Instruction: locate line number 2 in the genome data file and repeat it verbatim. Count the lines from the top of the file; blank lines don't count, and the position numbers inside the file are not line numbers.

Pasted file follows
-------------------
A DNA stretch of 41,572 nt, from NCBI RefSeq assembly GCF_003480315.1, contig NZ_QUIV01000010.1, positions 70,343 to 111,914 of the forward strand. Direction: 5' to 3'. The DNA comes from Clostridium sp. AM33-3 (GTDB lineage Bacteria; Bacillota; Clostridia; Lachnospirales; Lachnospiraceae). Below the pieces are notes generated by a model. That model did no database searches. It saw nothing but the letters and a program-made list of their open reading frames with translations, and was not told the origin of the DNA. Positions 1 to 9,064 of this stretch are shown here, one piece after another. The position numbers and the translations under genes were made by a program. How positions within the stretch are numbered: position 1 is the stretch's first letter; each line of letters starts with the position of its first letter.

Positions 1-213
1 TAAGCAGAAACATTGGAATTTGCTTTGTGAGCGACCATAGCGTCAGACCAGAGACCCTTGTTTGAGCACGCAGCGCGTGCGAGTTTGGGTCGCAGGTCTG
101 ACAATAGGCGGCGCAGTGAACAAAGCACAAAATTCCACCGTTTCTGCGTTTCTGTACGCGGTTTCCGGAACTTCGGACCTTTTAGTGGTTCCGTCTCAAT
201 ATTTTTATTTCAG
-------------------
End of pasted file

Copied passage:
Positions 1-213